Last edited by mr4speed; 08-12-2013 at 09:37 PM.
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  #191 (permalink)  
Old 08-12-2013, 09:33 PM
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I buffed a fender I was working on in a class. It didn't matter if I messed it up, it was just a fender that was going to hang on my shop wall. We learned proper buffing technique, but that was several years ago. And not on something that really matters. Obviously I love my newly refinished car more than a late model Malibu fender. So I'm not completely naive to it, but still timid.
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  #192 (permalink)  
Old 08-12-2013, 09:53 PM
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Originally Posted by Lizer View Post
I buffed a fender I was working on in a class. It didn't matter if I messed it up, it was just a fender that was going to hang on my shop wall. We learned proper buffing technique, but that was several years ago. And not on something that really matters. Obviously I love my newly refinished car more than a late model Malibu fender. So I'm not completely naive to it, but still timid.
No doubt that wet sanding and buffing is a skill that takes practice to master, just as block sanding does. The two key ingrediants are patience and being fussy. Don't rush it and ask plenty of questions.
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  #193 (permalink)  
Old 08-13-2013, 02:34 AM
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I've read the comments here and there really isn't a right or wrong compound. There really isn't a right or wrong pad. It's all about what works for the individual.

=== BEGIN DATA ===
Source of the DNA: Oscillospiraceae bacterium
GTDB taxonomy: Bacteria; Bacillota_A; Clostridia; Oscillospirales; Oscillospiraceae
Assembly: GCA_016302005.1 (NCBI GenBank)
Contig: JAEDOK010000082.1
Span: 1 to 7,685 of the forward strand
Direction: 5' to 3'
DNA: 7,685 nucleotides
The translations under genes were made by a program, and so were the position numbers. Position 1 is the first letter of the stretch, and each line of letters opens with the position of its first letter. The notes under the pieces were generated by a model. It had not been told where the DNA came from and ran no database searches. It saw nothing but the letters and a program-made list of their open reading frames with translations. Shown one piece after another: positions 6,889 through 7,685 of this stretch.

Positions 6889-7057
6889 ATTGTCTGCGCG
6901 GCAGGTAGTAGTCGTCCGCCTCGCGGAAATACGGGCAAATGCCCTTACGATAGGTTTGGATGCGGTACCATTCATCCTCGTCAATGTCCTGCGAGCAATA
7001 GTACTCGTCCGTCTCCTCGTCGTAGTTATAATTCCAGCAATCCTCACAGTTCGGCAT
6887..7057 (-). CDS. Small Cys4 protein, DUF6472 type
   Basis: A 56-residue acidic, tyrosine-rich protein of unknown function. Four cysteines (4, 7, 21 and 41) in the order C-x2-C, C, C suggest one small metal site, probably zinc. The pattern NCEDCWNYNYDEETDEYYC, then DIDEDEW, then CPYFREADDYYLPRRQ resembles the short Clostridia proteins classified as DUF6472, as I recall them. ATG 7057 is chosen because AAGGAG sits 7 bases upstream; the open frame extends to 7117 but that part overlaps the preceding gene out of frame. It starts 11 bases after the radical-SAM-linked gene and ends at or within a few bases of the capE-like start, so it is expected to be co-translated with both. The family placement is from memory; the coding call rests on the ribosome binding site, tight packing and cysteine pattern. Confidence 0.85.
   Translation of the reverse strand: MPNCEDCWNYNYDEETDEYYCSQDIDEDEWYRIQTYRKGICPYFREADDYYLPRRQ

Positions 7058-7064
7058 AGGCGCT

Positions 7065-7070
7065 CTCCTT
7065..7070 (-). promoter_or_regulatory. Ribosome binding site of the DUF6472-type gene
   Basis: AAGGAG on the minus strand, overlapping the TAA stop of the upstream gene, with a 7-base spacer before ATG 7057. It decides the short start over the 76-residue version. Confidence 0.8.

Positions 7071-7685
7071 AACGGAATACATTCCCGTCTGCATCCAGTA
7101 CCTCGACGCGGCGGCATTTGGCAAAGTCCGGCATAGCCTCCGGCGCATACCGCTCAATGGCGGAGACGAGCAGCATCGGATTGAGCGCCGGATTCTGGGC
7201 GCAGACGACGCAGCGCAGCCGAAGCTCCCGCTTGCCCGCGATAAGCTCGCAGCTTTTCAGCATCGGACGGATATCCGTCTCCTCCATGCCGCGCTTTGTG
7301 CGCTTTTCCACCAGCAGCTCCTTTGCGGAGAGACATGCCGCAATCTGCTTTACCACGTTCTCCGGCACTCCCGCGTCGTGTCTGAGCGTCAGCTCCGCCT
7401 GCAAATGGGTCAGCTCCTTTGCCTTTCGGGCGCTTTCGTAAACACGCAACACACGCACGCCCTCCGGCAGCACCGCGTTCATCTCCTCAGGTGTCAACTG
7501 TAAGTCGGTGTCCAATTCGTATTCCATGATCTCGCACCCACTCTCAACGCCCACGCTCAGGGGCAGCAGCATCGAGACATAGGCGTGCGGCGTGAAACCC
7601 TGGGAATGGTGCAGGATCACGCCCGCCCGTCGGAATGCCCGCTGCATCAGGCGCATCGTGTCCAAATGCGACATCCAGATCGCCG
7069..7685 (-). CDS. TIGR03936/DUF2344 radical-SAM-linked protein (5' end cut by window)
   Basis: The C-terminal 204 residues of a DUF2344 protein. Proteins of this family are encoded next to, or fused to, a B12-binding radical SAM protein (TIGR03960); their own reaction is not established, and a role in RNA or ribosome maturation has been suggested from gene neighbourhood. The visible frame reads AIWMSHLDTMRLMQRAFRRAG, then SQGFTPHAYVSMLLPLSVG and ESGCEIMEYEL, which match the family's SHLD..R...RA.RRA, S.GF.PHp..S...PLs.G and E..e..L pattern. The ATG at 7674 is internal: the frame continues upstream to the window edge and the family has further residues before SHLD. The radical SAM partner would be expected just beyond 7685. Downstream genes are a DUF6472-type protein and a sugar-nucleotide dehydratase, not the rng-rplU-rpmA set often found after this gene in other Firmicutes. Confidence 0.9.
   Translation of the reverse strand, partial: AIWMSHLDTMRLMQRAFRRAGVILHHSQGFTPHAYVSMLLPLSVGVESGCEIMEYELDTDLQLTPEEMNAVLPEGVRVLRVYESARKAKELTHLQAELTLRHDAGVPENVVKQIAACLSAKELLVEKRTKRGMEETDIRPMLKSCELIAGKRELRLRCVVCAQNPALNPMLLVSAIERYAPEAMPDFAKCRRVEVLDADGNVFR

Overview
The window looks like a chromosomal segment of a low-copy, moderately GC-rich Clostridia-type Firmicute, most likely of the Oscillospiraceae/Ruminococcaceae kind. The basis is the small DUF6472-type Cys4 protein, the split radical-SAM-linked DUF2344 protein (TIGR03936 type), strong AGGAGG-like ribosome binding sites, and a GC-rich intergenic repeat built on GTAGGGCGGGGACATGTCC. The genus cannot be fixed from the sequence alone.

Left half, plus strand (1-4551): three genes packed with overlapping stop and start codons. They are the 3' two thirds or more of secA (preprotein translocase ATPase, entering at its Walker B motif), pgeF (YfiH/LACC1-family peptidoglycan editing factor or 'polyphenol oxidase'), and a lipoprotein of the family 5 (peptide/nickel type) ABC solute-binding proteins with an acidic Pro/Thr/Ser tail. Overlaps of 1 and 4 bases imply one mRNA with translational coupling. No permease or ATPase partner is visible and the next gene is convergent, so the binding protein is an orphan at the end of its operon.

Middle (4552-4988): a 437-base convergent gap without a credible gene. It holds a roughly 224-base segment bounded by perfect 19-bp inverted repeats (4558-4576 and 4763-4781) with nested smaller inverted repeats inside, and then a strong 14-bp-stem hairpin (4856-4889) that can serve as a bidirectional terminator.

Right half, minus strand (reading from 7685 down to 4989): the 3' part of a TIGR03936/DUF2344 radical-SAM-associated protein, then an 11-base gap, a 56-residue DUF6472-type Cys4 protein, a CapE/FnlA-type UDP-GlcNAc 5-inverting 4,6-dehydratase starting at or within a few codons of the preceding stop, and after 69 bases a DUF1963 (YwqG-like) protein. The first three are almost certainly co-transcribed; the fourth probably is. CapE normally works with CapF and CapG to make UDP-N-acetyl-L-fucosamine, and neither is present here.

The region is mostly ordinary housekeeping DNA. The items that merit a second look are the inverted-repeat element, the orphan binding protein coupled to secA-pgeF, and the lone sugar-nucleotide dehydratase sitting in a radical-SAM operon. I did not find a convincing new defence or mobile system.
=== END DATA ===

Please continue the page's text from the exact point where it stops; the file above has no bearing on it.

I prefer 3M because it's a simple process that works. I prefer foam pads because they aren't has harsh on edges as wool but, to be honest with you, since I started painting cars with 3 or more coats of clear, after I've color sanded, I've never burnt through an edge with a wool pad.

Dennis is 100% correct, the key ingredients are patience and being fussy. For those that want to know if they are doing things patiently and being fussy enough, here's a test.

Take an area of the car that you just cleared, about a 1 foot square area, start cutting that area with 1,000 grit wet, remove all the Orange Peel, move up to 1,500 grit wet, the 2,000 wet and 2,500 wet. Now take some compound on micro fiber towel and hand polish...just rub it for 3 to 5 minutes. If that shine comes up without visible sand scratches...you've been patient enough and you are fussy.

That's how I learned as to to what it takes to color sand and polish a car without having a hazy finish or a finish with sand scratches. If you haven't taken the 1,000 grit scratches out with the 1,500 grit, your not going to get them out with 2,000 or 2,500 and those 1,000 grit scratches will show immediately when you try to hand polish. With aggressive compounding on a machine (and possibly a wool pad) you may get it to look good but, sometimes it can haze off or dull out later. By knowing what you and your product can do together and what it takes, you can make the shine last for a long time.

After you get it to where you want it, to restore that original just cut and buffed shine isn't that hard. Run over the vehicle with your finest compound and your car should have the original shine. If you have any fine scratches in your finish, trust me, after you have cut and buffed an entire car, you'll know what grit of paper you need to repair the scratch.

Ray
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  #194 (permalink)  
Old 08-13-2013, 10:42 AM
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just rub it for 3 to 5 minutes. If that shine comes up without visible sand scratches...you've been patient enough and you are fussy.



Ray